So truth be told, I would take that pill, happily. And immediately go into therapy. Because I have a very distinct impression that figuring out who I am without diabetes would be a rough road. Complete with lots of visits to a mental health professional to help me sort out who I am without this part of me that's been here for practically my whole life.

(Oh, and on my way to therapy, I'd stop and get a pizza. And eat it. And not worry about a blood sugar spike.)

Friday, May 14, 2010

Let's get moving it or hate it?


I was not born an athletic person. My idea of running involves something really scary chasing me. Or being late to something. Sports....well, let's just say the only sport I ever did with any amount of success (i.e. no major injuries) was swimming. And the whole no injuries thing that goes with swimming basically means I don't drown when I get in the pool.

I have no motivation. But I will say that I am dying to loose some weight. So, I recently acquired a piece of exercise equipment. I used it pretty regularly for the first month and after that it's been hard to find time. I don't get up early. And night times have been crazy busy for me. I keep telling myself that I'm going to make the time. And it seems I never do.

Today's goal: start, and stick to, a begin after I get back from vacation.

As you read this, I will (hopefully) be changing planes in Chicago, on my way to New York City. Don't be offended if you post a comment and it doesn't show up for a while. I will have little to no internet access while I'm on vacation, so comment moderation will be minimal at best.

Thursday, May 13, 2010

To carb or not to carb....

That is the question... (You all knew that was coming, right?)

There are many mixed opinions on carbs, and how to deal with them in the life of a diabetic. All of those opinions are mine, of course. :P

I go back and forth. People like Dr. Bernstein believe that you should consume very minimal amounts of carbs. Others believe that carbs can be consumed as long as insulin is given to cover it. I agree with both.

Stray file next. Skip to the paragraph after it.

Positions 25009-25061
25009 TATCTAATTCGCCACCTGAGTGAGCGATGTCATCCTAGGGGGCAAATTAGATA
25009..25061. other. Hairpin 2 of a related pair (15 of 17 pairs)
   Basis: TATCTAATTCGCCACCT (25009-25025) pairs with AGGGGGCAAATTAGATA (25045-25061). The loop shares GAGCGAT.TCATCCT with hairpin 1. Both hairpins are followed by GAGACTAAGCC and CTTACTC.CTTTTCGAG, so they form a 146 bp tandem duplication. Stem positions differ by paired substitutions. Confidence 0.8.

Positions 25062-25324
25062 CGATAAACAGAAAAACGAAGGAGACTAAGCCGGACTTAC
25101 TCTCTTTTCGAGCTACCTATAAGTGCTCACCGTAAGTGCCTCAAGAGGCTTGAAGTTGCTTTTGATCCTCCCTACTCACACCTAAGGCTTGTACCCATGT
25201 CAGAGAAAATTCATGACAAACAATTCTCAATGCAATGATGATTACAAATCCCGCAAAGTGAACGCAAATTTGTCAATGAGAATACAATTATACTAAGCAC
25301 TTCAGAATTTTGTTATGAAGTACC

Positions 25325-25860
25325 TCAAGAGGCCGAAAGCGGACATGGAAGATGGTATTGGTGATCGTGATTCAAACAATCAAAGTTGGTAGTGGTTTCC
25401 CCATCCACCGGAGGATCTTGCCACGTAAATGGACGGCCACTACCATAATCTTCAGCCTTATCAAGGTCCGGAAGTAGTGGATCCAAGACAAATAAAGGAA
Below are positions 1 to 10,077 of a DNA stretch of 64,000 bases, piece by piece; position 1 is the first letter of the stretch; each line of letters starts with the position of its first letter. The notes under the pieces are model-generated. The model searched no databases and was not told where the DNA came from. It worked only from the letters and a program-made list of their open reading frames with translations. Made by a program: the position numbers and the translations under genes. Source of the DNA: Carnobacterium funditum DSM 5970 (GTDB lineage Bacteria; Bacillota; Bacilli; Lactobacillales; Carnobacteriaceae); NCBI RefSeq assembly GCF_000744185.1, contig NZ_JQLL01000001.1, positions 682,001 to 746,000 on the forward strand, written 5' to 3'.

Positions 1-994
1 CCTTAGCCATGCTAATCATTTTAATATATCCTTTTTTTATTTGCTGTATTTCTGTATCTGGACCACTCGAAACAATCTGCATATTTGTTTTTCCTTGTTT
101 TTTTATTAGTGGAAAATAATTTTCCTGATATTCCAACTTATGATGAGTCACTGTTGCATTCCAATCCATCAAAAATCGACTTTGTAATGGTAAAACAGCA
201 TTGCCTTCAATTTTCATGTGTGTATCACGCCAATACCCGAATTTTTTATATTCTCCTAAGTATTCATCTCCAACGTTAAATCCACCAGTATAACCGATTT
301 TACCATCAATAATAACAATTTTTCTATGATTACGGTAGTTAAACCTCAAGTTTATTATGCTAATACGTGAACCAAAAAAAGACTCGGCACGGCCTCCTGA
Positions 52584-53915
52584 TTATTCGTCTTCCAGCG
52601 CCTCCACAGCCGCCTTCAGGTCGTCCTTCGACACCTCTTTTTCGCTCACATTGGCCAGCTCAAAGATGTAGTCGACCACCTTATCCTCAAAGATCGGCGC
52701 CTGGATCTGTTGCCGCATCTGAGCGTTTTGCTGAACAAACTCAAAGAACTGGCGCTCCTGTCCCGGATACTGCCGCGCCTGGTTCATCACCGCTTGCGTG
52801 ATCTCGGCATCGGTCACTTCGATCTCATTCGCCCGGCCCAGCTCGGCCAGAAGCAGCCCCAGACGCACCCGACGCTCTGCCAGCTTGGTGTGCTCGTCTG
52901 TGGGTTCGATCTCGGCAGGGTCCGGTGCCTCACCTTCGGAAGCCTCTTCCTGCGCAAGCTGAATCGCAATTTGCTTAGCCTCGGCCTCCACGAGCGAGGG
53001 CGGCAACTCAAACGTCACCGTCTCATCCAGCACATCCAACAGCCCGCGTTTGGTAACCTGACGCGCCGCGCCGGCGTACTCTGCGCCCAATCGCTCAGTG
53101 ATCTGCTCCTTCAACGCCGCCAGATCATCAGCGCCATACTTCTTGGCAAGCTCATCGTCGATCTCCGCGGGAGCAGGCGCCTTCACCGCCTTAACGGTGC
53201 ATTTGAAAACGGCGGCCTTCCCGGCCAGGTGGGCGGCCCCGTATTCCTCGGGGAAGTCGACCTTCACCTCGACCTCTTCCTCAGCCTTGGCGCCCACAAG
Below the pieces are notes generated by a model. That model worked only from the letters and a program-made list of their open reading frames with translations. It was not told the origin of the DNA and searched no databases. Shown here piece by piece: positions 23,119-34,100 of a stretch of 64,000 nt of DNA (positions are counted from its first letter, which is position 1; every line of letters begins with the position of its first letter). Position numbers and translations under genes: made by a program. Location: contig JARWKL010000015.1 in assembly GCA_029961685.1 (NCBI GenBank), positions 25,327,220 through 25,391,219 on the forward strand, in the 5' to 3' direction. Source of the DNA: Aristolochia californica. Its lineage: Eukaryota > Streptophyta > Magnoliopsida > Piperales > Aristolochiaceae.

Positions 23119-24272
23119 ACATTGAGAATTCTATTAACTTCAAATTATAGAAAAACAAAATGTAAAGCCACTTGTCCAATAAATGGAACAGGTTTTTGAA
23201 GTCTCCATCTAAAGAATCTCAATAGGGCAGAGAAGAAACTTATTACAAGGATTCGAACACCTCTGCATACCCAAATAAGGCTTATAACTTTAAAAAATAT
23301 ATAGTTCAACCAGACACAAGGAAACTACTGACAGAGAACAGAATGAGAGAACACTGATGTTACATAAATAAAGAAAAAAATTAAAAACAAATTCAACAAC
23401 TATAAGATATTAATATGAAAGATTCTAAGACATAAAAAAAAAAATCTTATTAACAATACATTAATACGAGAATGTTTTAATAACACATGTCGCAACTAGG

I know what you're thinking: "Wishy-washy much?"

Yes. I am.

I've read Dr. Bernstein's book. I understand, from my own experience, that the less carbs I consume, the easier my blood sugar is to control (just ask me on a day that I've skipped lunch because my blood sugar was high).

However, I am a self-proclaimed "carb-aholic". I love carbs. Sweet things, bread, chips, fruit, crackers, pasta. Yummy. I love it all. And that can make it very hard sometimes.

Technically, I don't eat a low carb diet. I pretty much eat whatever I want. I do make some exceptions. I eat very little cereal. I rarely eat white potatoes. Pizza is also a rarity. All of these are things that make my blood sugar very hard (nearly impossible) to control. It doesn't mean I never eat them. It just means I save it for a time when I know what's coming. And that I know I can handle the hours after as I bolus like a mad woman.

Sometimes nothing can replace a bowl of cereal. Or a slice of yummy, cheesy pizza. When those times hit, I indulge. And treat. And chalk it up to a crazy time in my life. But I don't feel guilty or angry at the outcome. I just handle it like I do any other high or low. One number at a time.

Wednesday, May 12, 2010

Your Biggest Supporter

Living with diabetes requires support. Sometimes we don't want to ask for it. Sometimes we get too much of it. Sometimes we don't get enough. But support is very important. Family, friends, medical professionals; they are all play an important role in our diabetes management.

After I got to a certain age, my friends and family pretty much trusted me to do what I should.